The term asparagus or asparagio (from the Greek aspharagos, which is from the Persian asparag, or bud) can designate both the whole plant and the buds of the plant Asparagus officinalis L. It belongs to the family of Liliaceae, a monocotyledon angiosperm.
The asparagus has particular diuretic properties, is appreciated by gourmands and has a thousand-year history behind it.
It is a dioecious species that carries male and female flowers on different plants: the fruits (produced by female plants) are small red berries containing black seeds. The plant has rhizomes, modified stems that grow underground forming a reticule; from them the shoots depart, that is the epigean and edible part of the plant. In the case of forced cultivation, the turion is white while in the open field due to the chlorophyll photosynthesis it assumes a green color. If they are not collected for consumption by shoots, stems vary in length from 1 to 1.5 m; these stems must be collected when they have not yet reached a hard consistency.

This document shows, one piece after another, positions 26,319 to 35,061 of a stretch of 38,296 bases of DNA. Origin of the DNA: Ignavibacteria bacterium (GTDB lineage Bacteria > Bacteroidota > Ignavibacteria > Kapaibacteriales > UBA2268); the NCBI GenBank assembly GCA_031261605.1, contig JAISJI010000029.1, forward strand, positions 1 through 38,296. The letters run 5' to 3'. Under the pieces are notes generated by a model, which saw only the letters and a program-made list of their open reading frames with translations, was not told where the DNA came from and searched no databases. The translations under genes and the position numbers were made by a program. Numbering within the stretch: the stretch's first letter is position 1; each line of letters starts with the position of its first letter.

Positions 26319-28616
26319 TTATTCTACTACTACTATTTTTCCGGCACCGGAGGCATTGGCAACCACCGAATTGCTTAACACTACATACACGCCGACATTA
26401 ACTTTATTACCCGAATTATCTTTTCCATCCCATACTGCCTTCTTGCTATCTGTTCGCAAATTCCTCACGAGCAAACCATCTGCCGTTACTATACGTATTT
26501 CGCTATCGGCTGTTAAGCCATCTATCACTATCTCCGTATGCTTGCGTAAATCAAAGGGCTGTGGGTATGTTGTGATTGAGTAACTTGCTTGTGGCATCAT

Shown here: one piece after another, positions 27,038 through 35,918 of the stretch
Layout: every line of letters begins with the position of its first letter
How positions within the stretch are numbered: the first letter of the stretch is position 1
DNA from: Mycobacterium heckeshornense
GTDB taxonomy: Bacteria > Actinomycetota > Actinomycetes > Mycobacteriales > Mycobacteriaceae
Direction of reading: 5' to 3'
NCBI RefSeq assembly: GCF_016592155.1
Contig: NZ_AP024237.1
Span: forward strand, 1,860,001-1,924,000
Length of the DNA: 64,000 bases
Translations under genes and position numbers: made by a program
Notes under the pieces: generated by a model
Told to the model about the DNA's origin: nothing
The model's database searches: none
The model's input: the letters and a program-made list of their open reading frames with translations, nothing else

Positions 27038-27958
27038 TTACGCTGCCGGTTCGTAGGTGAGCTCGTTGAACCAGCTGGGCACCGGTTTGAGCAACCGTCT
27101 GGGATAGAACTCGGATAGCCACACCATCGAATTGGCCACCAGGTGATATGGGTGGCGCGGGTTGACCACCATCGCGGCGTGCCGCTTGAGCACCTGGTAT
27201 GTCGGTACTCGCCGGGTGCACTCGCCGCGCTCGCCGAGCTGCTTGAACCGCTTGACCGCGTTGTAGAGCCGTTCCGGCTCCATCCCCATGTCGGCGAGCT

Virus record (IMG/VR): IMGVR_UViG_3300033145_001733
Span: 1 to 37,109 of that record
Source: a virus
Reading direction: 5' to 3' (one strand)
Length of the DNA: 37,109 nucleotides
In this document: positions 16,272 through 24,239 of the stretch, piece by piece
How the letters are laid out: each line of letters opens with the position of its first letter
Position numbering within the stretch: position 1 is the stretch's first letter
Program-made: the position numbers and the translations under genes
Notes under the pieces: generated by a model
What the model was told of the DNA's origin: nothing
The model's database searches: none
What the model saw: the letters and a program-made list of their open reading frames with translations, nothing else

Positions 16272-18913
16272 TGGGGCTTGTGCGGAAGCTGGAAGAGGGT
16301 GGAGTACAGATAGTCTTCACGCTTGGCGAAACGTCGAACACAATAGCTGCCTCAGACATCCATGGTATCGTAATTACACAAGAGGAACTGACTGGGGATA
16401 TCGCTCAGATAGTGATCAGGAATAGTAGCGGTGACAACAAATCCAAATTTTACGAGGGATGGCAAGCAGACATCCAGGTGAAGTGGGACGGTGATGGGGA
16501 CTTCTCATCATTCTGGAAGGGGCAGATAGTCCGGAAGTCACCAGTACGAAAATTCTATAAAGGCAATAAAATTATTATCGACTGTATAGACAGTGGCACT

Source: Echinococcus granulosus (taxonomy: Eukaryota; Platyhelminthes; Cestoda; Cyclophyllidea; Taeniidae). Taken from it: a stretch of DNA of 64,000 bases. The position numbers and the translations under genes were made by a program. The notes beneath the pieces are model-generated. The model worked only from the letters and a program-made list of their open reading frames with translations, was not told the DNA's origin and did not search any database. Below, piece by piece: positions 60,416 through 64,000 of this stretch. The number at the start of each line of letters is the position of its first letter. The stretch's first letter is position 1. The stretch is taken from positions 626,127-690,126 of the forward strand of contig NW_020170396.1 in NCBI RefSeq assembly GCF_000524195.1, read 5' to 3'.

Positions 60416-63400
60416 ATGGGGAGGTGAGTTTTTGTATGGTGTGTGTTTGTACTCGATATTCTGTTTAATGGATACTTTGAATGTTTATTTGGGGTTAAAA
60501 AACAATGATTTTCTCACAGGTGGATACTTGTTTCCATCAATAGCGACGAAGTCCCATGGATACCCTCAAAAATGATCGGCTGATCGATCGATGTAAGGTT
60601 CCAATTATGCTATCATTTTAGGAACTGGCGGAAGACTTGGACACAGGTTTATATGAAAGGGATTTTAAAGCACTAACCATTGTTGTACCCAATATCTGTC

The leaves (cladòdi) of this plant are minute and gathered in bundles of 3-6. Unlike many vegetables, where the smaller and finer shoots are also more tender, the larger stems of the asparagus have a greater pulp than the thickness of the skin, making them more tender.